Awei Pila in Mergui Archipelago is a subsidiary tourism project of Yoma Strategic Holdings that consists of many resorts located in both well-known and lesser-known spots throughout Myanmar.
It recently was the host of a “clean-up” campaign to clear ALDFG (abandoned, lost or discarded fishing gear), most of which have become part of the environment by being tangled or discarded. Also known as “ghost nets,” the gear are known to be hazardous to marine life–-ultimately killing fish and others as well as suffocating the corals.
A team of nine divers, and five support crew from different parts of the world: Brazil, Sweden, Lithuania and Romania to name a few. The group has managed, in a mere four days (from May 8 to 11), to recover over 300kgs of ALDFG using only scissors. The archipelago consists of over 800 islands and atolls, all under threat by these “ghost nets.”
Marcelo Guimarães, a marine biologist working for Awei Pila resort, also demonstrated that “In 2009, the United Nations estimated that 640,000 tonnes of ghost gear were littering the world’s oceans,” and with the nets, most of which are made with Nylon or other similar materials, will take over 600 years to biodegrade.
The founder of Ocean Quest Global, a Southeast-Asian organization dedicated to saving coral reefs, Anuar Abdullah, expressed his thoughts in the group’s mission statement: “The importance of healthy coral reefs to their surrounding communities cannot be understated.” “They not only provide them with food and revenue through fisheries and tourism, but also stave off coastal erosion, thereby safeguarding land property from damage and reducing the risk of population displacement. Coral reefs are important and unique ecosystems that are self-sustaining and provide vital support for marine life,” he continued.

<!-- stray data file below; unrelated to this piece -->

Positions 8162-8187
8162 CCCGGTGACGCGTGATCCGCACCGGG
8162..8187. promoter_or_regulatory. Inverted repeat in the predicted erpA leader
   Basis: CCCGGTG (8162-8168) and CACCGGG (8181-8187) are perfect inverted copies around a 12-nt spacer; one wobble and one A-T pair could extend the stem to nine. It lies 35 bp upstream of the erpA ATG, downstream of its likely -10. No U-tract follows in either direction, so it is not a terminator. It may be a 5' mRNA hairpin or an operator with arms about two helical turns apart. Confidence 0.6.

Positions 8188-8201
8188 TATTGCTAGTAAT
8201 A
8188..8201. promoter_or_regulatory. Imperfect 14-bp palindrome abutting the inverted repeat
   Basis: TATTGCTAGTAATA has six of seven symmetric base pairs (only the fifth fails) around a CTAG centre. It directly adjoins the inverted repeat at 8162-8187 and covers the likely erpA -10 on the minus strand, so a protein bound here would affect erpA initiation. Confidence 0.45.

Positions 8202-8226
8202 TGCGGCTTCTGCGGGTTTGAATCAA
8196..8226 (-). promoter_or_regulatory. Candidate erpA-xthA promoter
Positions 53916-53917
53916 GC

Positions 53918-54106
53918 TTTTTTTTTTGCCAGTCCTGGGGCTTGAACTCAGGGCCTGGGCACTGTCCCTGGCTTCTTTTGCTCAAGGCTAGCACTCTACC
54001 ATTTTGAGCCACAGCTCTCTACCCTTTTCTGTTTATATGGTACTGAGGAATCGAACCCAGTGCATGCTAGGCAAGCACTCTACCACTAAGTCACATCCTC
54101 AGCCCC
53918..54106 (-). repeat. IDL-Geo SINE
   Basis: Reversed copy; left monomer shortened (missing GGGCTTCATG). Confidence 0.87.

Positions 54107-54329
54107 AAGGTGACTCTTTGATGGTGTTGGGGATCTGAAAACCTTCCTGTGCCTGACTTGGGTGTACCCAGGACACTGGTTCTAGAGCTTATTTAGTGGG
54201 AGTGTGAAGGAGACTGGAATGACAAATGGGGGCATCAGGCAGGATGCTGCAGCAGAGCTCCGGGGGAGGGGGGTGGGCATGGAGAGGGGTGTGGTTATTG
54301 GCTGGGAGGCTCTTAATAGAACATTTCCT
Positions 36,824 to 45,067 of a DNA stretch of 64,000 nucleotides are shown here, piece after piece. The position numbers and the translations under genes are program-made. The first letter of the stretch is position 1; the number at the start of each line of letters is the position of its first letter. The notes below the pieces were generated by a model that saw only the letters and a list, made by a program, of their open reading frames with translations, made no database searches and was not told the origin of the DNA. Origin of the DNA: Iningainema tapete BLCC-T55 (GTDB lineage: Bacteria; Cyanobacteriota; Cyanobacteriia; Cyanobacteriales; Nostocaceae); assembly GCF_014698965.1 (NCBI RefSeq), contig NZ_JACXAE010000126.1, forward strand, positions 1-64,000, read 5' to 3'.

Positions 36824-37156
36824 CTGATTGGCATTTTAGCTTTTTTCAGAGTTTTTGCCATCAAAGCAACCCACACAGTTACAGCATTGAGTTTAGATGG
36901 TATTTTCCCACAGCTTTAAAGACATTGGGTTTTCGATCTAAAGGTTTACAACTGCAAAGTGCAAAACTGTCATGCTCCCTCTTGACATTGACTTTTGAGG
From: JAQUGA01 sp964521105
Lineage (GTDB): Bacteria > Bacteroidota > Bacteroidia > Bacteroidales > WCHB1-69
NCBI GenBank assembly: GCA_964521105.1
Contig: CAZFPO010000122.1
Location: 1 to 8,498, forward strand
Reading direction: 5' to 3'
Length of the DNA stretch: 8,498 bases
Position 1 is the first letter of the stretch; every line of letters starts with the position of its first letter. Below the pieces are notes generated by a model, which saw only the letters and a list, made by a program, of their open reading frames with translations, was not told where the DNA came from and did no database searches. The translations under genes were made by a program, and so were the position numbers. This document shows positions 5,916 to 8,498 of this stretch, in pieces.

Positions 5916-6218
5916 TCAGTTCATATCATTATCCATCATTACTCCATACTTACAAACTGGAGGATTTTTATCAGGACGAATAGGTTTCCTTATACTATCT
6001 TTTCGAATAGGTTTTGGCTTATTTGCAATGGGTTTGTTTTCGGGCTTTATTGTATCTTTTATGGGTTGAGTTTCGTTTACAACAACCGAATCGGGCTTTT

The resort also aims to stay active and give its full support to the clearance campaign and the Myanmar Ocean Project. As a member of Memories Group and partner of Burma Boating, the general manager of Awei Pila — Steffen Kroehl said that they aim to create minimum impact on a pristine environment throughout Mergui Archipelago. With over 1000kg of “ghost” gear recovered, stay tuned by checking their website www.myanmarocean.org.